Corp Fin has issued a new CDI regarding Form S-3 and limited primary offerings under General Instruction I.B.6., that is, “baby shelf” offerings by issuers with public floats below $75 million. As you may recall, Instruction I.B.6 allows a company with a public float below $75 million to use Form S-3 for a primary offering to sell no more than one-third of its public float within a 12-month period.
This CDI cautions companies to beware of using structures that appear to be designed to evade the size limitations of the Instruction. In the example, a company structures a transaction to sell securities to investors, with some of the shares sold in a takedown off of its baby shelf registration statement and some of the shares sold to the same investors in a separate private placement and then concurrently registered for resale on a separate Form S-3 (in reliance on Instruction I.B.3 for secondary sales). In that circumstance, the CDI says, the staff would count the securities registered for resale on Form S-3 against the company’s available capacity under the baby shelf; if the aggregate number of securities exceeded the Instruction I.B.6 limitation, Corp Fin would view that structure as an impermissible evasion of the I.B.6 offering size. Under those facts, “an issuer may not rely on Instruction I.B.3 to register the resale of the balance of the securities on Form S-3 unless it has sufficient capacity under Instruction I.B.6 to issue that amount of securities at the time of filing the resale registration statement. If it does not, it would need to either register the resale on Form S-1 or wait until it has sufficient capacity under that instruction to register the resale on Form S-3.”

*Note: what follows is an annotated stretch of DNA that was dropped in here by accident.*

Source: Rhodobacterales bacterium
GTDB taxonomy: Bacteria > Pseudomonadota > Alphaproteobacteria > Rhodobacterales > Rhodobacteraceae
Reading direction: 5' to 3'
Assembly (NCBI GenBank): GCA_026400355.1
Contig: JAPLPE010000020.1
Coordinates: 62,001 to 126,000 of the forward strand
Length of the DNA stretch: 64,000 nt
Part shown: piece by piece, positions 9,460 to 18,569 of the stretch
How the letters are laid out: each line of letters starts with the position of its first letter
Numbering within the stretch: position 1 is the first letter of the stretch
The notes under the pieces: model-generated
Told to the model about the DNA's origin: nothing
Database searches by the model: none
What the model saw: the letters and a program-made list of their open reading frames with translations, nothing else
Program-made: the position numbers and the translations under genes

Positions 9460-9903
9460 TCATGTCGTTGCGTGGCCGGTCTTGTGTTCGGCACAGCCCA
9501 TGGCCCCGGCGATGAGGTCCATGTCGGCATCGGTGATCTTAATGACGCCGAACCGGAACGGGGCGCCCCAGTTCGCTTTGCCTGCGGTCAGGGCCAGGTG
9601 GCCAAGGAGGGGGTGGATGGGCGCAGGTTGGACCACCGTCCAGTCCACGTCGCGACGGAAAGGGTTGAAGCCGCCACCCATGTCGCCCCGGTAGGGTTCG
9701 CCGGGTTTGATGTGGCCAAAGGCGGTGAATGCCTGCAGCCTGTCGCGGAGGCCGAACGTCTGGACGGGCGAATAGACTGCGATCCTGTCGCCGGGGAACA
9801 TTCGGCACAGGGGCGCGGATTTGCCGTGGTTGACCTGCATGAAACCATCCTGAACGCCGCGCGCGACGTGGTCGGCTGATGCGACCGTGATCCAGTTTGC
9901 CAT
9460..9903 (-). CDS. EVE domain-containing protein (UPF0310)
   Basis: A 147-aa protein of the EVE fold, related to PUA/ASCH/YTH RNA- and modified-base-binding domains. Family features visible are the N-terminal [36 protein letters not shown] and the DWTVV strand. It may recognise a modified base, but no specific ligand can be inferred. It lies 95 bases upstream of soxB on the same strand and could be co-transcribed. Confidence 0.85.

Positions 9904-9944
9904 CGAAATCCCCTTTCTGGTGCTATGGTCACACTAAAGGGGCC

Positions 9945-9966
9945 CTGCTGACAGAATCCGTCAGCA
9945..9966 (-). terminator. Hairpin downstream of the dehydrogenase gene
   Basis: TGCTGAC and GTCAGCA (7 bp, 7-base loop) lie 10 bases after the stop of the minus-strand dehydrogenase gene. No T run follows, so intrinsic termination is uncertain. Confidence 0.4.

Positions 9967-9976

SideBar: But maybe it’s not quite as bad as it sounds: remember that, under the FAST Act, smaller reporting companies using a Form S-1 can now elect to forward incorporate by reference information filed after the effective date of the registration statement. (See this PubCo post.)